Synonyms: Anagallis arabica, Anagallis caerulea, Anagallis caerulea, Anagallis carnea, Anagallis coerulea, Anagallis foemina, Anagallis hadidii, Anagallis indica, Anagallis jacquemontii, Anagallis latifolia, Anagallis mas, Anagallis micrantha, Anagallis monellin, Anagallis orientalis, Anagallis parviflora, Anagallis parviflora, Anagallis phoenicea, Anagallis pulchella, Anagallis punctifolia, Anagallis repens, Anagallis verticillate, Lysimachia arvensis, Lysimachia foemina.
Common Name: Scarlet Pimpernel
Local Name: Chandni (चाँदनी), Neela gha
Chandni is erect or decumbent, glabrous herb of Western Himalaya seen growing along roadsides and cultivated land up to an altitude of 2000 m. It is very common weed of crop fields and waste places.
Leaves of chandni are edible and eaten both raw or cooked. These are also used in salads The tender shoots are usually cooked as a vegetable alone or along with other winter available wild greens.
It is harvested from wild habitat as a source of food, fodder, medicine and material for local personal use.
Plant is annual to short term perennial glabrous herbs depending upon habitat.
It is erect or documented,15-30 cm tall and produces a number of erect to decumbent or prostrate stems 10 – 30cm long
Branches 4- angled
Leaves are opposite, sessile, broadly ovate, 1-2. 5 cm long, acute, entire, and glabrous.
Flowers are bright blue, solitary, axillary; pedicles slender, longer than the leaves. Calyx 5- lobbed; segments narrowly lanceolate. Corolla rotate, 7-10 mm across, 5- lobed nearly to the base. Stamens 5, filamentous hairy.
Capsules small, globose, opening by a circular fissure round the middle.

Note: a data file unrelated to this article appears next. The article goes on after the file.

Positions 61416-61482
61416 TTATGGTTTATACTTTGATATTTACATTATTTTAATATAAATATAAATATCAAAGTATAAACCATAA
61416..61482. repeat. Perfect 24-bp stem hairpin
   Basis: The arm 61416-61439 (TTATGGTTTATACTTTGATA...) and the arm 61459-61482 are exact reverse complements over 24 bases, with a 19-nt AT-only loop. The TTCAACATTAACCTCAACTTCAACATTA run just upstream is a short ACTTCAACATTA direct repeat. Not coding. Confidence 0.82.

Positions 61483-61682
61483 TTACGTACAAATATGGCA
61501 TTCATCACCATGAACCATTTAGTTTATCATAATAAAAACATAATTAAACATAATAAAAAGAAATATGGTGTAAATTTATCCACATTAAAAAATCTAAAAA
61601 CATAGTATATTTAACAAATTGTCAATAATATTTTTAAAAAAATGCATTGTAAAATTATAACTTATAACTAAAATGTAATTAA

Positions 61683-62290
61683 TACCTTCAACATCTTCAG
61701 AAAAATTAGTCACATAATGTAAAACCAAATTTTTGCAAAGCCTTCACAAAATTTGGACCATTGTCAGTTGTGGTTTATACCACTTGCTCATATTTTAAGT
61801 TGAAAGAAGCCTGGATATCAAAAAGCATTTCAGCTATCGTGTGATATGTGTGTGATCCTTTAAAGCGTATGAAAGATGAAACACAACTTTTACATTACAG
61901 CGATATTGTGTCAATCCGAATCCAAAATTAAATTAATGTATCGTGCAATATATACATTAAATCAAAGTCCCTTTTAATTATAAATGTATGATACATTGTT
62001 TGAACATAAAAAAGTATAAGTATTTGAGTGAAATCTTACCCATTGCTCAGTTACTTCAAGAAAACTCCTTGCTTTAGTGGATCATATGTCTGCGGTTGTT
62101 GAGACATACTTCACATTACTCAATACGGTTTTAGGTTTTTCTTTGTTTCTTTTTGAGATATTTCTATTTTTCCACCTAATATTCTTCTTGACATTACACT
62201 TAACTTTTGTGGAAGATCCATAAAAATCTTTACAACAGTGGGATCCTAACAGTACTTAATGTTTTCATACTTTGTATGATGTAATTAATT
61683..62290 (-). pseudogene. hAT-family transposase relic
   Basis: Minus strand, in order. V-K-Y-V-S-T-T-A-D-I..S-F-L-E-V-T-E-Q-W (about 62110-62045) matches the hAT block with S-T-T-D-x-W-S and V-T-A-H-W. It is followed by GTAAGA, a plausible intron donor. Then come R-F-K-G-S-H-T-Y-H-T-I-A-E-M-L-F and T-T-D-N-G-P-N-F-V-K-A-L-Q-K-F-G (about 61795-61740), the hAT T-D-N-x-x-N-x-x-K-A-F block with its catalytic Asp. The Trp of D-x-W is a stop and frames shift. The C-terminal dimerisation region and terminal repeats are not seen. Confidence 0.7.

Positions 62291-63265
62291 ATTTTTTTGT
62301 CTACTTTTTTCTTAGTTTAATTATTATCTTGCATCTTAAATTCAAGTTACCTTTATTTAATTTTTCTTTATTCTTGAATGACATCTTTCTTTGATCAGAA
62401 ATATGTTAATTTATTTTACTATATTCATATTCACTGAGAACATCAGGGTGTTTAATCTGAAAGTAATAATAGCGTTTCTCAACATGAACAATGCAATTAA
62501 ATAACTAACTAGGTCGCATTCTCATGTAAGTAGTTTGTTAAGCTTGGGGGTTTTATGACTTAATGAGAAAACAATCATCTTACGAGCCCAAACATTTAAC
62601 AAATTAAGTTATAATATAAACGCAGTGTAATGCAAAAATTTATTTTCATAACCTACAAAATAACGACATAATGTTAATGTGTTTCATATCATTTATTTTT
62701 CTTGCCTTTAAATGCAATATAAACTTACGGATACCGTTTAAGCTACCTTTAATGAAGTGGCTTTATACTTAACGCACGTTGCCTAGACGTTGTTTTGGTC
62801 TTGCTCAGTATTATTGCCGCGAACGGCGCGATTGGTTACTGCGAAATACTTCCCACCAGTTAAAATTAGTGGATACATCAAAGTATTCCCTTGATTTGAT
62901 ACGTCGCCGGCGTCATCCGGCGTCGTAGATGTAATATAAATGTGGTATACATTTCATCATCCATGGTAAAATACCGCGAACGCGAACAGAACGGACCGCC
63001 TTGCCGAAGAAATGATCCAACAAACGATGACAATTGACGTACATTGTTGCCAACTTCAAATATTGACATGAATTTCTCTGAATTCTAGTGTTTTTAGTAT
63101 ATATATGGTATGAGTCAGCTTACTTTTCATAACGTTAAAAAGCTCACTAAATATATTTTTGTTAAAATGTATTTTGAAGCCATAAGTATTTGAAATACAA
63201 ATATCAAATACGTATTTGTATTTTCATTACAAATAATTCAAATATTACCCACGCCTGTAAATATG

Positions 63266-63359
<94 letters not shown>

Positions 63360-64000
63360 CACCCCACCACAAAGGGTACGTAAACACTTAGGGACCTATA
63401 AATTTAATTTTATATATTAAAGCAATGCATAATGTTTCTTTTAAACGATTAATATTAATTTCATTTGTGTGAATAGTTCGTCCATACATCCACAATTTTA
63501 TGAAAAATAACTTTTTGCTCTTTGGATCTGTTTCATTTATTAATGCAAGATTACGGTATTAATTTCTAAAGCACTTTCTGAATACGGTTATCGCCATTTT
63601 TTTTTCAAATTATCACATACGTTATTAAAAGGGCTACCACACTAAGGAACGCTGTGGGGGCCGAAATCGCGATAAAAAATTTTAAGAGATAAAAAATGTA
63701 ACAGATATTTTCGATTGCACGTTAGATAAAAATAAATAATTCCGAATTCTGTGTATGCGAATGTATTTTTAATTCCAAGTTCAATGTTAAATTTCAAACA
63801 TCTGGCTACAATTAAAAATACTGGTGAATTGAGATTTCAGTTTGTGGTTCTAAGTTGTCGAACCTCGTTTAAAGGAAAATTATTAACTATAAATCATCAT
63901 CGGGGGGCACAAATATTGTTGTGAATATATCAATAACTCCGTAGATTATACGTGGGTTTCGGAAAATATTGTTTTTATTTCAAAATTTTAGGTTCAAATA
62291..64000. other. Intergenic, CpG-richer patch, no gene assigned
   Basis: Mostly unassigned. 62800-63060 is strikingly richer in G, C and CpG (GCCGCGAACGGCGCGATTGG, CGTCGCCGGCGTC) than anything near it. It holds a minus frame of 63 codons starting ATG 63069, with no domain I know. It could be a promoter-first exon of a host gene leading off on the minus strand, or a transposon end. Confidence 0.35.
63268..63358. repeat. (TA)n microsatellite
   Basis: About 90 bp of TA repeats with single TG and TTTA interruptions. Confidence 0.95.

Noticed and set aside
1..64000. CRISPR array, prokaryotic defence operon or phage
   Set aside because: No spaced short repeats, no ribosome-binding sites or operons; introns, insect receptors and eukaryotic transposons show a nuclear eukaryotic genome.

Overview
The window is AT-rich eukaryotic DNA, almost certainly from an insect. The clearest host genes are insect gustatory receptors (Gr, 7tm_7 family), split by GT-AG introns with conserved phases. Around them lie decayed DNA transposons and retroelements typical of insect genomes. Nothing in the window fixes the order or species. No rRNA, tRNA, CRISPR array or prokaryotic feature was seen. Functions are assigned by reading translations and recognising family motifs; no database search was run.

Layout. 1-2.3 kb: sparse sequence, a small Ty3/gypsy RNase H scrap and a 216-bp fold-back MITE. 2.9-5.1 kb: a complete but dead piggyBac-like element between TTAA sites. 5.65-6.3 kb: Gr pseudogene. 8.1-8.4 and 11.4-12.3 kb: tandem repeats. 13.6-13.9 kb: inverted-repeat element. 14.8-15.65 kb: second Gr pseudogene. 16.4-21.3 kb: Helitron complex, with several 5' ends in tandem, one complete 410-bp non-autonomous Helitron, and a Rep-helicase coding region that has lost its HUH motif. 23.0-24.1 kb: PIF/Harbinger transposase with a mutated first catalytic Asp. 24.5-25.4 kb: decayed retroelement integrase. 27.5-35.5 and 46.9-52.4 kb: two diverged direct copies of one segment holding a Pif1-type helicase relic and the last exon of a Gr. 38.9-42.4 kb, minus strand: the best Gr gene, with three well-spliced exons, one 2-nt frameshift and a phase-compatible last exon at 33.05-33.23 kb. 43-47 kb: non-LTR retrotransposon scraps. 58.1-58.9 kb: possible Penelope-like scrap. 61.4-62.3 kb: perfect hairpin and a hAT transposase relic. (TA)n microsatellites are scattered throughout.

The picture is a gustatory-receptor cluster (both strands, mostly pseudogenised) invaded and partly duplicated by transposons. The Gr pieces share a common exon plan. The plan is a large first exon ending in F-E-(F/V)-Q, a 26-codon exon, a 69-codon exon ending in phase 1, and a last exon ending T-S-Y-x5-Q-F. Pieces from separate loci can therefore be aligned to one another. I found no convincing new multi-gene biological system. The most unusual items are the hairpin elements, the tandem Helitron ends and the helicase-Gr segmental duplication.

Seeds are numerous, trigonous.
Plant is best harvested before flowering and fruiting which takes place from spring to pre-autumn period of the year. Due to luxuriant growth of this plant it is considered as weed to be removed, so it can be collected without any fear of extinction.
Chandni young leaves and tender shoots are usually harvested from cultivated beds, where it is considered as a weed to be removed. Leaves are collected along with leaves and terminals of other wild pot herbs like Cardamine hirsuta (Gujjar ghas), Capsella bursa-pastoris (Shershni), Lathyrus aphaca (Sudu), Stellaria media (Padyala), Sonchus asper (Bhursale) etc. and cooked as a saag. Finely chopped leaves can be used as salad.
Chopped leaves of chandni and other potherbs, 1 kg; mustard oil, 2 table spoons; coriander powder 1 table spoon; fenugreek powder, ½ table spoon; cumin seed ¼ table spoon; turmeric powder, 1/4 table spoon; red chilies, 2-3; chopped onions 2-4; garlic, 4-5 cloves; ginger paste ½ table spoon and salt according to taste.
Boil chopped leaves they become soft. Then mesh manually or in a mixer. Then sauté with hot mustard oil and the spices listed before in sequence. This sauted saag is then ready and can be served as such or can be mixed with 2 or 3 chopped onion or boiled potato and cooked for another 5 to 10 minutes before serving.
Glycosidic saponins and cyclamen2.
Seek professional advice before treating this plant medicinally.
The Chandni plant is said to be useful in gout, cerebral affections, hydrophobia, leprosy, dropsy and epilepsy 1. An old remedy for hydrophobia and dropsy 2. Diaphoretic, diueretic, for gallstones. Liver cirrhosis. Complaints especially of skin, characterized by great itching and tingling everywhere2. Favours expulsion of splinters. Possesses power of destroying warts2. Headache over supra- orbital ridges2. Cramps in thumbs and fingers. Urethral irritation2. Skin itches with dry bran like eruptions, especially of hands, fingers and palm2. Vesicles in groups2.
Chandni is used as fodder by inhabitants of Western Himalaya along with Stellaria media. The squeezed plant is used in Nepal for washing and bathing 3. The flowers usually close in the early to midafternoon, and are said to foretell wet weather if they close early 4.
- Singh PB. (2018). Flora of Mandi district. Himachal Pradesh: North West Himalaya.
- Purohit SS, Sharma AK, Prajapati ND, Kumar T. (2009); A handbook of medicinal plants: a complete source book. 2:352-3.
- Manandhar, N. P. (2002). Plants and people of Nepal. Timber press.
- Coffey, T. (1993). The history and folklore of North American wildflowers. Facts on File Limited.